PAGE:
Wednesday, March 29, 2006

Puncturing a gas bag ...

... Jacob Weisberg does just that in his Slate review of Kevin Phillips's new book: The Erring Republican Authority.

One observation: Weisberg says that Phillips "contends that the GOP has become America's first openly religious party, in thrall to Christian 'premillenialists' who think the end is nigh." Weisberg himself adds that "Bush has indeed allied himself with his party's evangelical wing." This conflation of evangelicalism and premillenialism (and fundamentalism) goes on all the time. I am neither an evangelical nor a fundamentalist, but I know that the two are not the same. But don't take my word for it. Here's the Encyclopedia Britannica:

... Evangelicalism, has been best represented by the ministry of Billy Graham and journals like Christianity Today. This group agrees with Fundamentalism on core doctrines such as the virgin birth, substitutionary atonement (that Christ's suffering and death atoned for man's sins), the physical resurrection of Jesus, and biblical inerrancy.
Although Evangelicals and Fundamentalists share a number of beliefs, they differ on an equal number of core teachings. Evangelical scholars, for example, doubt that accepting the doctrine of biblical inerrancy is the best way to assert their belief in biblical authority. Many Evangelicals also reject the premillennialism that is popular with Fundamentalists. Evangelicals differ in style, too, and often find Fundamentalists too negative in their attitudes about culture, too withdrawn into sects, too blustery and judgmental. When the National Association of Evangelicals formed in 1942, the Fundamentalist right mounted the same sort of attack on it that had been used against the mainstream moderates and liberals. Most Evangelicals preferred to see themselves not as Fundamentalists but as perpetuators of the 19th-century Protestant mainstream.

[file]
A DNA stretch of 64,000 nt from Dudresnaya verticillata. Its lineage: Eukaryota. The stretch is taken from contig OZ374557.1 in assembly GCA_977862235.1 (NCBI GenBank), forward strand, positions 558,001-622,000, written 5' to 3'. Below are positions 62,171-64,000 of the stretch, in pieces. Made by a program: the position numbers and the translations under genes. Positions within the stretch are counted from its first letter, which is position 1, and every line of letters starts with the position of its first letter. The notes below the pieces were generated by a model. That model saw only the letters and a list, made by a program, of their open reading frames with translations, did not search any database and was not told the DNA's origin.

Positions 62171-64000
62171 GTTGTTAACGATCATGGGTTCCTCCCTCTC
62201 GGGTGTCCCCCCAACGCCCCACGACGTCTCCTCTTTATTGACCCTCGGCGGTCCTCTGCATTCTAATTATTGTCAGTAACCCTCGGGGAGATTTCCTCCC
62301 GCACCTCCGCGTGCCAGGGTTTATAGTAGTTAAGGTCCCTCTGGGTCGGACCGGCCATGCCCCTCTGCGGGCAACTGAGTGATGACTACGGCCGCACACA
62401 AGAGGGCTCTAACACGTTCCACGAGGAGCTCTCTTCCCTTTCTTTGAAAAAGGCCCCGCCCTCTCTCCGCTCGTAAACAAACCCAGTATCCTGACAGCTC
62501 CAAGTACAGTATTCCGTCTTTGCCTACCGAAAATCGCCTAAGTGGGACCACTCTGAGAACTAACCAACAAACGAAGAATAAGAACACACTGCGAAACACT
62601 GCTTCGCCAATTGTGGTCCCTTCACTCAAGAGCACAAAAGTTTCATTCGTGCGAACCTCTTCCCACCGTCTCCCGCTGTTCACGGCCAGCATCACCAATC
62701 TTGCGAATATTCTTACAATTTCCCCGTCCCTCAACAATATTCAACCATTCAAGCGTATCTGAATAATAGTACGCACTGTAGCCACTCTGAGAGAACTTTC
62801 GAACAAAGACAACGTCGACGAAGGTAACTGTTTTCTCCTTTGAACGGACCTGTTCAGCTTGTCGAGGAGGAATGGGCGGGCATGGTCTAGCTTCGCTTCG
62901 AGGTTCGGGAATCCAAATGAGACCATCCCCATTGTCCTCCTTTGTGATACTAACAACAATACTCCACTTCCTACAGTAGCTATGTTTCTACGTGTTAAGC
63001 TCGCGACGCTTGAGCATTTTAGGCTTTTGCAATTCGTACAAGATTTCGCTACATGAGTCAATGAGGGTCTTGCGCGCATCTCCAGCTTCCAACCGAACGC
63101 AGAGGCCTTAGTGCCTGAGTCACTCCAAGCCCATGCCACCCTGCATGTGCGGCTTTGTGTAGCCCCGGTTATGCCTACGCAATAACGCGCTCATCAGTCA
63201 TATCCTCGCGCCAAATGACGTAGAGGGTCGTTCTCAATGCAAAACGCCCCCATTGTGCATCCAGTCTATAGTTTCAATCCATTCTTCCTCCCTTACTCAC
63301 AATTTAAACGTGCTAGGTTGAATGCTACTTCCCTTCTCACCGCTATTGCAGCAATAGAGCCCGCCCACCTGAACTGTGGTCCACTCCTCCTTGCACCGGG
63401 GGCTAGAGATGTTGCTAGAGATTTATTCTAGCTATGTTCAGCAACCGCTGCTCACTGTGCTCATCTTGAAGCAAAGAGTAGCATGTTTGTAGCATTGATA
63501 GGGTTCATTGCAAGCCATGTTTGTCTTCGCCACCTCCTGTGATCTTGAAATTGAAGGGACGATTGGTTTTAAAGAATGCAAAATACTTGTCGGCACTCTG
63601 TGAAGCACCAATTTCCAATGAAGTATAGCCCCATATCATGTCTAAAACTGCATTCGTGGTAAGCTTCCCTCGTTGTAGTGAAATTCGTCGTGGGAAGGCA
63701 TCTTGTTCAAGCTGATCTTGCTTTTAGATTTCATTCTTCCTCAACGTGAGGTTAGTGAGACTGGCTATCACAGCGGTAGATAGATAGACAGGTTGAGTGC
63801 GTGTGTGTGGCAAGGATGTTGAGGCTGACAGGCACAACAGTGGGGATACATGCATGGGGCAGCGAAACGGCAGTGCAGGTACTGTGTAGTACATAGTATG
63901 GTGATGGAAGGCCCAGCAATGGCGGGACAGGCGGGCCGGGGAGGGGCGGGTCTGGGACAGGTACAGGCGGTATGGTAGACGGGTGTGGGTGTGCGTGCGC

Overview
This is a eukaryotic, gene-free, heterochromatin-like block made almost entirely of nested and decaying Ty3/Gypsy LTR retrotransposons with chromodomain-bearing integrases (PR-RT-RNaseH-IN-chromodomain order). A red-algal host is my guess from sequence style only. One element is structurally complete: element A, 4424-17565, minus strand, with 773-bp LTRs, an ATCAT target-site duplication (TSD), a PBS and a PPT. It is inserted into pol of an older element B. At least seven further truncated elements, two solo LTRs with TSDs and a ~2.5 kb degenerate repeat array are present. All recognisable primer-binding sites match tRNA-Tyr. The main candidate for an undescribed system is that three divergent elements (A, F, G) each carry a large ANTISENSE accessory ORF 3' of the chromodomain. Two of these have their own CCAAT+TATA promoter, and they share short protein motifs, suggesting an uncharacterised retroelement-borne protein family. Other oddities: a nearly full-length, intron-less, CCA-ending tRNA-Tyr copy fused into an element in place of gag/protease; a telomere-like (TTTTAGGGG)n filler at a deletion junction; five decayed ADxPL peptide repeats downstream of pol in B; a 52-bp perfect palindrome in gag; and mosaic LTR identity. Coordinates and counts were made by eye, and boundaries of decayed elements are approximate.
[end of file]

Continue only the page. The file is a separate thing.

To that end the Evangelicals gradually entered the world around them. They became involved in liberal arts colleges rather than building Bible schools, engaged in social programs, and criticized conservative Protestantism's overidentification with militarism and unfettered capitalism. They also acquired considerable if unpredictable political power in the United States and elsewhere.
Evangelicals were also ecumenical; Graham welcomed Catholic and mainstream Protestant leaders on his platforms, and he prayed with many kinds of Christians whom Fundamentalists would shun. Whereas Fundamentalists and Pentecostalists had counterparts in the Third World, Evangelicals tended to form international movements and hold conferences designed to bring Christians of many nations together. While Fundamentalists usually split off into churches of their own, Evangelicals remained connected to mainstream denominations and increasingly moved fully into the mainstream. Nevertheless they always endeavoured to keep alive their doctrinal distinctiveness and their passion for witnessing for Christ.

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